Mr Cameron is the victim of his own appeaser's rhetoric. He has tried to secure his Tory flank by talking a big game on the EU; his party knows he can't deliver, and is torturing him for it, all the time ramping up the prospects of Brexit. All this as George Osborne prepares to give his vision for Britain's continued place in Europe, with a stronger business slant (John Cridland of the CBI is the new favourite to take over as Britain's commissioner in Brussels). The anti-EU ultras are clever, and are holding Dave's feet to the fire. At some point he will have to call them out. That point has got a whole lot closer.
Everyone agrees with IDS now. As reflected across the papers, Labour and the Lib Dems both say that they support Mr Duncan Smith's plans to block benefits for migrants until they had been in the UK for two years - eight times the current amount - with Rachel Reeves and Nick Clegg rolled out to do the tough talking. Both parties are terrified of being painted as "soft" on immigration and welfare by the Tories. The rationale is simple: that tough talk on these issues is what swing voters want to hear.
This has the feel of being something deeply significant in the battle over Scotland's future. The UK Treasury will today assume full responsibility for Britain’s £1.2tn debt stock in the event of Scottish independence,reports the FT. The decision is designed to settle market nerves, but, by reducing the financial risks that an independent Scotland would face, the risk is this will end up making independence more likely. If Scotland is no longer ultimately liable for its share of the UK's debt stock (though it will still be expected to pay Britain back), then the potency of the argument about the cost of separation is dramatically undermined.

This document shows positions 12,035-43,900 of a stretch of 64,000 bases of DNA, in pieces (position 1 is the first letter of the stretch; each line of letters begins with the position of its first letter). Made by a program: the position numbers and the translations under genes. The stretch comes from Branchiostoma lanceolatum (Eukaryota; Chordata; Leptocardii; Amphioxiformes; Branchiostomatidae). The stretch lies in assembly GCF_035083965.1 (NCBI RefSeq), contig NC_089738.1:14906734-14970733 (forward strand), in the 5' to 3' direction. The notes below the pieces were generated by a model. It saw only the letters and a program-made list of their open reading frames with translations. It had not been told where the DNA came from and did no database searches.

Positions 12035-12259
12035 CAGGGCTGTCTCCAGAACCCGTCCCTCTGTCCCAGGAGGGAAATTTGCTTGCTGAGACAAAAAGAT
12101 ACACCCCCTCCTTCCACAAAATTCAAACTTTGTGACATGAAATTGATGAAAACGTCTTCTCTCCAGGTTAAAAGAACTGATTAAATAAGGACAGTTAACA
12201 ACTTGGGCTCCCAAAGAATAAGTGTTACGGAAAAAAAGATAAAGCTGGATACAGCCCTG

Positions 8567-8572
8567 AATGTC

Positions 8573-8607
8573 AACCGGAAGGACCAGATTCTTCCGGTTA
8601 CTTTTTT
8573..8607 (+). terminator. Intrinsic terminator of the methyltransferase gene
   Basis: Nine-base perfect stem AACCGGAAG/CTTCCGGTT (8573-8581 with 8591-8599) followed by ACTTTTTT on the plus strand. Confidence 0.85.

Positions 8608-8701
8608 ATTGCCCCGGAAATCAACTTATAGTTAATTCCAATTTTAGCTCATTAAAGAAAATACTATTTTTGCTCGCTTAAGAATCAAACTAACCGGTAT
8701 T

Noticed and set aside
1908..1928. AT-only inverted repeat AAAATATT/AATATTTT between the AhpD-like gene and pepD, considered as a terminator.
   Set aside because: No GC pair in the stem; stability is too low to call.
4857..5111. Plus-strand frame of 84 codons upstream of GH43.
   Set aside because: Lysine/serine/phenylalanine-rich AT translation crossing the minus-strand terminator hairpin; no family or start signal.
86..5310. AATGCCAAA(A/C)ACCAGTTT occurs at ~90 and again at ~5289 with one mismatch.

1 penny
Photos have been released of Penny Mordaunt ahead of her debut on Splash! on Saturday night, with the Mail noting that her "swimsuit reveals a little more than her political allegiance." Ms Mordaunt said she is looking forward to it: "I have the elegance and drive of a paving slab, but my navy training has certainly given me the guts to take on the challenge head on."
Nick Clegg used his appearance on Marr yesterday to reiterate his calls for the wealthy to pay more taxes - Mr Clegg's support for a mansion tax is well-established. As I argued in my blog, "if he presses on with this theme, it will be difficult not to conclude that he is laying the ground for an election alliance with Labour that will try to force the Tories to campaign against further taxes on the wealthy." Chris Huhne reckons that it's Mr Clegg's time to speak up against the Tories. The last 16 months of this government won't be pretty: the Tories and Lib Dems think that a lot of public rows over policy might rather help both parties.